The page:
And do we really care?
Very near Illumine's new location is an infant McDonald's. It's doors opened barely a month ago.
It was fun to watch them build it, because they do some clever things with signage. They had a countdown and they had early hiring. They advertised that there would be giveaways and they made sure to get those aches up ASAP, just in case those who couldn't read were wondering what they were building there.
On opening day, they had tents, balloons, free McBites from 5 to 11pm, and cars streaming into the drive-thru. The place was busy all day.
I wonder how the McDonald's 1.5 miles east of there felt. Or the one 3.4 miles south. Or the one 4 miles south. I wonder if they wondered, like I wondered, why people were getting excited about a new McDonald's.
Believe it or not, this infant Mac's didn't come about as a result of a massive grassroots campaign, binding the community together as they fought the man for the right to walking-distance McNuggets. And they aren't doing anything novel or wild at this new location, either. The dollar menu still costs a dollar, the fries are still irresistible, and if you let your McFlurry melt you'll still realize it's not made of ice cream.
But people are coming. Breakfast, lunch, and dinner, there's a line of cars - and sometime's mine is one of them.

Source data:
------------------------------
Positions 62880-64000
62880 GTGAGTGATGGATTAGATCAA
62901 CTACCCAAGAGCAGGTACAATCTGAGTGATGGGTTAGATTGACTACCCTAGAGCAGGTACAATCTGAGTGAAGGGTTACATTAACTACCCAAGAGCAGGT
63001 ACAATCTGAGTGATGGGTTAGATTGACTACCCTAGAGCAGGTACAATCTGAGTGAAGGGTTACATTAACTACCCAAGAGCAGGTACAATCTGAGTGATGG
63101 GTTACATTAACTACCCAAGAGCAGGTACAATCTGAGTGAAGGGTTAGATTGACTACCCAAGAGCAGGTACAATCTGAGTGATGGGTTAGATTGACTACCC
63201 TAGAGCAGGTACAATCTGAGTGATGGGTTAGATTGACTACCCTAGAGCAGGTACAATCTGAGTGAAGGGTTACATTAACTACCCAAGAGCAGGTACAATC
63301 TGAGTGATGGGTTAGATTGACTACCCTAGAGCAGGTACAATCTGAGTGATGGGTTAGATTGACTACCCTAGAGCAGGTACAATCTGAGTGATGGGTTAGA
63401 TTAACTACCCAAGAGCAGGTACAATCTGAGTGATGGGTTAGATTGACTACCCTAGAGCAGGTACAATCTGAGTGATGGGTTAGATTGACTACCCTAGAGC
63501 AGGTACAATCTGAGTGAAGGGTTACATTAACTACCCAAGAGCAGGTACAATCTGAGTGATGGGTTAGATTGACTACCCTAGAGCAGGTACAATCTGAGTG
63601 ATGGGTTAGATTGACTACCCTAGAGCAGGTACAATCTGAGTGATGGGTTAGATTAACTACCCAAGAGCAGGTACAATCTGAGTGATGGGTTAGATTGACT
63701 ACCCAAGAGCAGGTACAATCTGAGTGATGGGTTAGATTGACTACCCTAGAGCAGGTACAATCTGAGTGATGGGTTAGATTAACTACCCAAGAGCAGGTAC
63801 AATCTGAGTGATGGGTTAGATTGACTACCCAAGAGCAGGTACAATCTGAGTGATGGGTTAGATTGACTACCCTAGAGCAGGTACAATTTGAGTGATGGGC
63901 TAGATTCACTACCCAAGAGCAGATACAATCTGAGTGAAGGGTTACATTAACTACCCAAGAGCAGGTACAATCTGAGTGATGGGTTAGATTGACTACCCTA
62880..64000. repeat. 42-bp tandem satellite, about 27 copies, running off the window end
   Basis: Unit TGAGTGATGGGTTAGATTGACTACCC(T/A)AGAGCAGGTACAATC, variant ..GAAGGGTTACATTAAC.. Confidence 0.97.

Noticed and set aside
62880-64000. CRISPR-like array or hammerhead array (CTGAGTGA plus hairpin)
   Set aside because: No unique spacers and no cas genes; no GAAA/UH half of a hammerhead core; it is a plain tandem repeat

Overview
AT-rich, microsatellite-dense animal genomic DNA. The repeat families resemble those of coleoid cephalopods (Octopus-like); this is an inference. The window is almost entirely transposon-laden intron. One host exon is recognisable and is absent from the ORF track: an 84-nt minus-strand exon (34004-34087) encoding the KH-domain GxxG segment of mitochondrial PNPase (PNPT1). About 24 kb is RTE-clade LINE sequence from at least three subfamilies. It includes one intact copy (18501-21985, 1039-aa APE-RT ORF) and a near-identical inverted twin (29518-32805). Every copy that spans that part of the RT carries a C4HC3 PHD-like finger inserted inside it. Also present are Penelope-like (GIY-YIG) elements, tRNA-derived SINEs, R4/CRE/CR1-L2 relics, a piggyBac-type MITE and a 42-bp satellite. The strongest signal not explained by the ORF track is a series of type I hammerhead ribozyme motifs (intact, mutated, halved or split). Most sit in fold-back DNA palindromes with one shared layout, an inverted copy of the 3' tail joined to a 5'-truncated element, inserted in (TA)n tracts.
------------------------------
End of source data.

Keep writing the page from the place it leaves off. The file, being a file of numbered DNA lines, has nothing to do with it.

People get excited about a new McDonald's for the same reason they get excited about an old one. They see those golden arches, they salivate, they go/drive in, and they get rewarded. It's a habit. It's not the newness, it's the sameness that brought all those people on the first day. They were excited to be able to experience the same thing in a different place.
It's not a perfect metaphor, but there are many ways you can relate this to Illumine today.
As we remodel and plan out the ways we're going to use this location, this center for ministry, we have to think about the habits people have when it comes to spirituality and religion. They have expectations when they hear about a church. They have ideas about what that looks like. We're hoping that lots of them come when we have our grand opening (sometime late fall) to see what they experience in this different place.
So what do we offer? Does our menu look the same as that of the places around us? Do we try to buck the system and do everything differently? And as we plan, how do we instill good habits in the people who come? How do we develop that trigger ---> response ---> reward process using the Word that will keep them coming?
How do we make sure that skeptics like me don't just write it off as another new church, wondering why anyone would be excited?
For today, I'd love your thoughts on this. Leave them in the comments below. Next week, I'll share mine.